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Golden Violin Award helps talented performer shine

Aaron Chan’s glittering performance sets stage for a bright future

golden violin award winner Aaron Chan poses with the sculpture

Aaron Chan, BMus’20, practices the violin for six hours a day, on top of his classes.

“But of course practicing is not all there is to playing an instrument,” he says.

According to Chan, the 2019-20 recipient of the Golden Violin Award, music history classes at McGill helped him gain a deeper understanding of the context behind individual pieces, enabling him to interpret and perform music with more “meaning and purpose.”

It is perhaps this combination of technical skill and academic knowledge that helped Chan deliver a standout performance during the finals of the Golden Violin competition, held at Pollack Hall on November 15. His 40-minute program, performed with accompanist Felix Hong on piano, garnered the undivided admiration of the competition’s jury.

“The jury was impressed by the level of accomplishment on display with all candidates, but Aaron was the unanimous choice for the winner of this year’s Golden Violin Award,” said Douglas McNabney, Associate Dean (Academic and Student Affairs) of the Schulich School of Music and Chair of the Golden Violin jury. “Aaron’s performance was at the highest level expected in major international competitions. We won’t be surprised if he goes on to win one in the very near future. Aaron will be an excellent ambassador for our school – we are very proud of him!”

Putting McGill-trained musicians on the map

The Golden Violin Award, established in 2006 by Seymour Schulich, BSc’61, MBA’65, DLitt’04, is among the most prestigious musical awards in Canada.

“Seymour Schulich has changed lives with his loyal encouragement of our students through the Golden Violin Award – and for this we are forever grateful,” says Brenda Ravenscroft, Dean of the Schulich School of Music.  “The Golden Violin Award encourages musical excellence and provides a critical stepping stone to the professional world of music performance. It also contributes to developing the worldwide reputation of the Schulich School of Music, enhancing McGill’sposition as a cornerstone in North America’s cultural and educational landscape.”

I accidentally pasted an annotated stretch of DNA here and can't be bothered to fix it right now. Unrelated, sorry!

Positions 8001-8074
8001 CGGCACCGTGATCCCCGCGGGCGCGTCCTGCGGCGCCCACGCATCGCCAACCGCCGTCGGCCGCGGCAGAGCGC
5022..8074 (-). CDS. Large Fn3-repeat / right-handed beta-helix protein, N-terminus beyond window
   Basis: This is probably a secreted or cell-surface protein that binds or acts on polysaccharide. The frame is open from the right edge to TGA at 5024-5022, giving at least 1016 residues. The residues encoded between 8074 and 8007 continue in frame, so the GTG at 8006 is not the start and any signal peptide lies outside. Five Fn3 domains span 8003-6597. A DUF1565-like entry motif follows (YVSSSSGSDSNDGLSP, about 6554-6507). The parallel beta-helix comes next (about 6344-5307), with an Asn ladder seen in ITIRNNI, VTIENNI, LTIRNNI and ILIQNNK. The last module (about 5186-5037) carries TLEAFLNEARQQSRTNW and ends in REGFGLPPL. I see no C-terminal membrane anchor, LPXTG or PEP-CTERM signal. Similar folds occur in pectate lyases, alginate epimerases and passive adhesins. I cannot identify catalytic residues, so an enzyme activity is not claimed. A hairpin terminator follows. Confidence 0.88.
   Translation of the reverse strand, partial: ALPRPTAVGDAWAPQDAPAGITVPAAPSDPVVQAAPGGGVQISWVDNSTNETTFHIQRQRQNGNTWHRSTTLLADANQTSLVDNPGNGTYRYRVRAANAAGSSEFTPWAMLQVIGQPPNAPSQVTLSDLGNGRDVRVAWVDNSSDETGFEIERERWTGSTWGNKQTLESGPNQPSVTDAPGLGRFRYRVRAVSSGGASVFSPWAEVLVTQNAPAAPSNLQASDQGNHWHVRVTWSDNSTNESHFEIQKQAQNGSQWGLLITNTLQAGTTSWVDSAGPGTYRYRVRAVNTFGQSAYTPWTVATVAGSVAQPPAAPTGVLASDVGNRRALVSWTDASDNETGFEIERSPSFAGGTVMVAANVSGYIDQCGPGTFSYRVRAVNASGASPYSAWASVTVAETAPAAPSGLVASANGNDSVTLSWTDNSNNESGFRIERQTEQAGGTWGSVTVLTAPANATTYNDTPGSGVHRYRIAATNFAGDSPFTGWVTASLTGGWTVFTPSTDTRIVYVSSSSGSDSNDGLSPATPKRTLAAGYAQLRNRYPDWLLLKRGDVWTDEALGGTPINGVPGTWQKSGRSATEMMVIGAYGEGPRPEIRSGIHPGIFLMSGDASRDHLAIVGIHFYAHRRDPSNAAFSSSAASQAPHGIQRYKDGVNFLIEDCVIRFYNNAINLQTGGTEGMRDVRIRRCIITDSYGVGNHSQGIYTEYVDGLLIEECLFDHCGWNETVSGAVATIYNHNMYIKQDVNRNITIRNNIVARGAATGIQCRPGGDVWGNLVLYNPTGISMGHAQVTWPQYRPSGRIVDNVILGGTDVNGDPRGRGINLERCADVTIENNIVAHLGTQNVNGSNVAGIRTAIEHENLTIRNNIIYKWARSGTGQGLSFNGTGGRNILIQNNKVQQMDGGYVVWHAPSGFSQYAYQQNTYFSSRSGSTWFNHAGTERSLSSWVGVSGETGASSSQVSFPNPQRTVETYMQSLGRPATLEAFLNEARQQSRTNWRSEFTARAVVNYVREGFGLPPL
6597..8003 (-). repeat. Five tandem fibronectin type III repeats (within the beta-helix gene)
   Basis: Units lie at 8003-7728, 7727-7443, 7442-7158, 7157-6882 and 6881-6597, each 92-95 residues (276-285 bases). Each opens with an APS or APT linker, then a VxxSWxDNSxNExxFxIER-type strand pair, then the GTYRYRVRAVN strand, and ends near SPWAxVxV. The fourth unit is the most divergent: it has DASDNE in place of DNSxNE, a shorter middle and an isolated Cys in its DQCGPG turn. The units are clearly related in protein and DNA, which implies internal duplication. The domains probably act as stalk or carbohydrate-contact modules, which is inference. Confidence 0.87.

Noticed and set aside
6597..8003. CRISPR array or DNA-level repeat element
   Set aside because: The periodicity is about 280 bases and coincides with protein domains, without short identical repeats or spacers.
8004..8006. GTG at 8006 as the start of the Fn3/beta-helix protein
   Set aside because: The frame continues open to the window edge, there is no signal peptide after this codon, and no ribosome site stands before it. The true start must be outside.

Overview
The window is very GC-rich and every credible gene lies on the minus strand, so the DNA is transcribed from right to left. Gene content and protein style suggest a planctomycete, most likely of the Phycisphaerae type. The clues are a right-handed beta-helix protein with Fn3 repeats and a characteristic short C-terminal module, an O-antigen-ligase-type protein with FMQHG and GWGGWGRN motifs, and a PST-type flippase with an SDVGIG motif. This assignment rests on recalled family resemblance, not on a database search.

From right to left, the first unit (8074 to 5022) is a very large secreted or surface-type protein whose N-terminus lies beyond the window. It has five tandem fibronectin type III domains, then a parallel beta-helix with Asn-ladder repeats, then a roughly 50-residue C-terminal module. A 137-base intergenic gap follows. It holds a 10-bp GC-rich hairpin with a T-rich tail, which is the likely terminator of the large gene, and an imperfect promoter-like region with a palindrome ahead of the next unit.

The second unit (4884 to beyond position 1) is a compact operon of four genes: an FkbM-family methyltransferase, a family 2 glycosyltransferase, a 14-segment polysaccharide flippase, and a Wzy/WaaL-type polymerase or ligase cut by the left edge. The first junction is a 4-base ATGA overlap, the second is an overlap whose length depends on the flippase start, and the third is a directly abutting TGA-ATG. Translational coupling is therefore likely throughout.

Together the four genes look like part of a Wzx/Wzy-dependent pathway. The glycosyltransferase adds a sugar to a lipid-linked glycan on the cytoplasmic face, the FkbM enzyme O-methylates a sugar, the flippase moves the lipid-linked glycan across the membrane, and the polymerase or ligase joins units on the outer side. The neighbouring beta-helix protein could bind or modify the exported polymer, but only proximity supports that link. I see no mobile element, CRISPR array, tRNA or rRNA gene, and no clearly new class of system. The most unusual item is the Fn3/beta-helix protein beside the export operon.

On top of a scholarship of $25,000 and a 14-karat gold violin lapel pin, the award offers opportunities to make history though high-profile public performances, and an acknowledgement engraved on the award’s namesake – a pewter and gold filigree violin sculpture on permanent display in McGill’s Marvin Duchow Music Library.   

The sculpture, which is life-sized and took a Swiss artisan one year to craft with fine-gauge pewter and gold plating, is what first inspired Schulich to establish the award. 

Schulich found the violin at a shop in a Dubai hotel boutique where he was vacationing with his wife. He had recently made a $20-million gift to the Schulich School of Music, and felt a strong connection to the School. After discussing the possibility of using the sculpture as a physical embodiment for a scholarship award with then Dean, Don McLean, he purchased it for about $100,000.

Fueled by passion, made by perseverance 

When Chan started playing the violin at age five, he was following the path of least resistance.

“Back home in Hong Kong a lot of kids learned to play musical instruments,” explains the Toronto-born, Hong Kong-raised violinist.

Unlike the majority of his peers, who stopped playing as soon as their parents allowed, Chan developed a passion for music.

“I felt like playing an instrument was a unique way of expressing myself; it was simpler and purer, without the obstacles of words,” he says.

Chan dedicated himself to honing his craft from a young age, devoting hours to practice from the age of 10. He left home in 2015 to study at the Cleveland Institute of Music, and followed teacher, mentor and award-winning violinist, Jinjoo Cho, to McGill in 2017.

In a short time, he’s built an impressive CV: the young violinist studied with the Cavani String Quartet, participated in masterclasses given by globally renowned musicians like Philip Setzer and Boris Kuschnir, and performed with orchestras, small ensembles and quartets, and as a soloist. He is also a recipient of the Lloyd Carr-Harris String Scholarship from McGill.

Paving a path to the world stage

The Golden Violin Award will help Chan finance both his graduate studies and opportunities to go abroad.

“Receiving the Golden Violin Award is definitely an amazing honour! I still cannot fathom the reality of it, but I am really grateful for the opportunities the award provides,” he says.

But, according to Chan, the cash prize is far from the only gain from his participation in the competition. “The entire experience has been an amazing journey! The nerve-racking performance setting was definitely helpful for me in developing my skills as a performer.”